Last Updated on September 6, 2023, by eNotes Editorial. Word Count: 526
Robert Browning’s poem “Meeting at Night,” first published in the 1840s, describes the unnamed speaker’s journey back to his lover. The poem is set at nighttime, and the speaker, in his boat, sees the outline of “the long black land” in the distance. As he approaches the shore, the “half-moon large and low” illuminates the water, creating a romantic picture, and “startled little waves” appear, which move “In fiery ringlets from their sleep.” The language here connotes an awakening and echoes the speaker’s emotions awakening now that he is almost back with his lover. When he reaches the shore the boat “quench[es] its speed i’ the slushy sand.” The ch and sh sounds in this quotation are onomatopoeic of the boat being dragged across the sand.
The second stanza describes the speaker’s journey across the beach and over fields to the farm where his lover lives. In the first three lines there is a notable absence of connectives—meaning that the lines are written as an asyndetic list. The absence of any connectives creates a quickened pace, reflecting the speaker’s haste to see his lover once more.
When the speaker reaches the farm, he taps on the window and then describes “the quick sharp scratch / And blue spurt of a lighted match” from within. The light imagery here is significant and symbolically suggests that, now he has returned to his lover, there is light again in his world. The significance of the light is of course emphasized visually by the fact that the poem is set at night. The monosyllabic lines here also help to compound the quick pace of the poem, also indicating perhaps the intensified beating of the speaker’s heart.
The poem concludes with the image of the speaker’s heart next to his lover’s heart—“the two hearts are beating each to each!” The exclamatory sentence emphasizes the happiness of the moment for both. The repetition of the word “heart” compounds the symbolic connotations of the heart: namely love and romance.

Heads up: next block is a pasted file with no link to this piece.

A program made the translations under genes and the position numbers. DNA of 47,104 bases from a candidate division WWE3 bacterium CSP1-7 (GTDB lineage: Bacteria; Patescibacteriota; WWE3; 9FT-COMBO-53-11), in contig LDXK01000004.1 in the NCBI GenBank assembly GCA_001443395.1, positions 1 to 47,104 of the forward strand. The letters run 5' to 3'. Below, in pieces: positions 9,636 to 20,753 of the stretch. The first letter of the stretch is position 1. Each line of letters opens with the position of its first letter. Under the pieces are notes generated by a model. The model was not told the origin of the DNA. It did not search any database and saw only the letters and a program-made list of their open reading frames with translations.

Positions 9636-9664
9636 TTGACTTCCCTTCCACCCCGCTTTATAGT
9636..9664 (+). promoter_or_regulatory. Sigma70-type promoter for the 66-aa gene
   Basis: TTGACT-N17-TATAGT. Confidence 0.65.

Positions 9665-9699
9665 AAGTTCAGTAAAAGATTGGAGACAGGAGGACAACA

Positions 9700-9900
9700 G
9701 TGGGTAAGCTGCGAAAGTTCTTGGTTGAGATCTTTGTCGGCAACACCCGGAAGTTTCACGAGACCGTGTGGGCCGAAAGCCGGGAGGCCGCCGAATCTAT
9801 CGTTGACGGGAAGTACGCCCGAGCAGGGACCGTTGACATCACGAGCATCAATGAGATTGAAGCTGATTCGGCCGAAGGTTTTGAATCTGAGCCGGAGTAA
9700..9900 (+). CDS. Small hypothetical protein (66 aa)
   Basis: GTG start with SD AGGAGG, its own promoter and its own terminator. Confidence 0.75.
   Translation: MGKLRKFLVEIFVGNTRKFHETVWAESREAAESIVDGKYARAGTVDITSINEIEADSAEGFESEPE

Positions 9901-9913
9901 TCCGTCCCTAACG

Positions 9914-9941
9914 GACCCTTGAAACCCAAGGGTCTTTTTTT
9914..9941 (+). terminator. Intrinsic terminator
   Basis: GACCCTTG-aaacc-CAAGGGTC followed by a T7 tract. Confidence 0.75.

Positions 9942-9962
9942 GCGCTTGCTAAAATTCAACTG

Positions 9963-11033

Most of the poem is written in iambic tetrameter, meaning that every second syllable in most lines is stressed and that, in these lines, there are four stressed syllables. For example, “The grey sea and the long black land” (emphasis added). The iambic tetrameter creates a regular rhythm, perhaps reflecting the heartbeat of the speaker—which becomes such a prominent motif in the second stanza. When, as in these lines, the final syllable is stressed, this also creates a rising meter, or intonation, which usually connotes a more upbeat tone.
There is also a regular rhyme scheme to the poem, whereby in each stanza the first and sixth lines rhyme, as do the second and fifth and the third and fourth. This rhyme scheme works with the iambic tetrameter to create a melodic, harmonious rhythm, reflecting the harmony between the speaker and his lover.
Significantly, Browning wrote “Meeting at Night” while courting the woman who would eventually become his wife, the poet Elizabeth Barrett. Barrett’s father, however, disapproved of Browning, and these circumstances may have inspired the clandestine meeting described in the poem.